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Low Platelet Count (Thrombocytopenia)

Platelets stop bleeding in the body by forming clots. When the platelet count is low, your child may be at risk for bleeding. A normal platelet count is between 150,000 and 300,000.

Signs of a Low Platelet Count

If your child has a low platelet count, you may see one or more of the following signs:

  • Bruising or petechiae (small, red, pinpoint spots on the skin)
  • Bleeding from the nose, gums or central venous access device that doesn’t stop after applying pressure for 5 – 10 minutes
  • Black stools or vomit (this may mean blood is in the stomach or bowel)

Any child with a low platelet count should not play contact sports (football, rugby), and use a soft toothbrush when brushing teeth to prevent bleeding of the gums.

If your child gets a nose bleed, sit your child upright as you apply pressure to the outsides of each nostril, just below the bridge. Pinch the area with your thumb and finger and hold the pressure for 10 minutes. If the bleeding does not stop, call your healthcare provider.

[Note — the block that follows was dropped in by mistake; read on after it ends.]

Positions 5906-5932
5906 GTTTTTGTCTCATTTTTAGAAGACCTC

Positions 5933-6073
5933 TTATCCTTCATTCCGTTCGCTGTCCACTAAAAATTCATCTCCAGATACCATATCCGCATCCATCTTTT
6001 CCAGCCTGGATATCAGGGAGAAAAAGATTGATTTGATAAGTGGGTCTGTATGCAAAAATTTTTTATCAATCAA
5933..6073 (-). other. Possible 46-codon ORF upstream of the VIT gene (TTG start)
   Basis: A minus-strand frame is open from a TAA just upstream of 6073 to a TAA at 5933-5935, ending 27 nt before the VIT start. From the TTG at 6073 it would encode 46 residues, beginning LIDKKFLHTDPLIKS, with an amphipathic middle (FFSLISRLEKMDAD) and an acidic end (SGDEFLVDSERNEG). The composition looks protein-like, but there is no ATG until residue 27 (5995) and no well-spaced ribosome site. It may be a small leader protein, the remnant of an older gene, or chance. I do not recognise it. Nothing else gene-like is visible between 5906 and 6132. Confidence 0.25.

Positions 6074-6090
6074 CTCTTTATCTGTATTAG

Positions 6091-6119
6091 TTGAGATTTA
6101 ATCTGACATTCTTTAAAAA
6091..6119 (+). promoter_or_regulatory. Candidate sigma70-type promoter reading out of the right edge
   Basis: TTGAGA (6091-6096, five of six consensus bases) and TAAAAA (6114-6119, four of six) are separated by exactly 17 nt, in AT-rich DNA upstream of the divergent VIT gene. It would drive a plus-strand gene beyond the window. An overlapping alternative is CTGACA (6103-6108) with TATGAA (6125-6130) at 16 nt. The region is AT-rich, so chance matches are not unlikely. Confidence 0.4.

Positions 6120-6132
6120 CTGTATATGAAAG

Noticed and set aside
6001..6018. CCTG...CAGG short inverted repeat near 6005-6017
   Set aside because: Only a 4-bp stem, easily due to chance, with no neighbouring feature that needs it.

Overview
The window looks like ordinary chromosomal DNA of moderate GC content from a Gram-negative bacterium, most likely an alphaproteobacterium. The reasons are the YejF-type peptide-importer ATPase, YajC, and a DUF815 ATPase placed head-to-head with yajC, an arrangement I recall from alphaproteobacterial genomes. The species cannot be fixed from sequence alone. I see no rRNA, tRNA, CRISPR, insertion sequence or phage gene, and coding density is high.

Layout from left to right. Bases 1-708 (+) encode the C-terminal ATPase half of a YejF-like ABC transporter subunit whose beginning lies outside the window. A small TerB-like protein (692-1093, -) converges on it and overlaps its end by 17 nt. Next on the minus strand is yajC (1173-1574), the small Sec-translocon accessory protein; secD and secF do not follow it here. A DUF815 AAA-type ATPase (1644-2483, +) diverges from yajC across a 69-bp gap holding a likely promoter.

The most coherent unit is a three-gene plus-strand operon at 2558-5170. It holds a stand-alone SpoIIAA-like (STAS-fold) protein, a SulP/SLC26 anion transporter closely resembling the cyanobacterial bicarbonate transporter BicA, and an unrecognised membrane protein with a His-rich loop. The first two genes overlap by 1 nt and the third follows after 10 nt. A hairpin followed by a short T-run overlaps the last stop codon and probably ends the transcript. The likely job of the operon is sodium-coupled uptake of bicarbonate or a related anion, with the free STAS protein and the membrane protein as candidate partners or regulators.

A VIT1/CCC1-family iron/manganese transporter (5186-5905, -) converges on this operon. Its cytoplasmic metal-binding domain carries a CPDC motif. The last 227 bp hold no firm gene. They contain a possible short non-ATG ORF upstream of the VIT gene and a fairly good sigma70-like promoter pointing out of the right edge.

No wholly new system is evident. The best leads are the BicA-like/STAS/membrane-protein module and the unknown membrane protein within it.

Other Bleeding Issues

In general, you need to be cautious of anything that might cause bleeding in your child.

Do not give your child an enema or a suppository (medicine put into the rectum), and do not check a rectal temperature. Also, do not give your child aspirin (salicylate) or ibuprofen (Motrin®, Advil®, or Pediaprofen) unless you are told to do so by your healthcare team. These medicines cause the platelets to be unable to form clots, which stop bleeding. Some over-the-counter medicines like cold and flu medicines contain aspirin or ibuprofen. Read the labels and check with your healthcare provider before giving your child any over-the-counter medicines.

Low Platelet Count (Thrombocytopenia) was last modified: February 3rd, 2017 by Geoff Duncan
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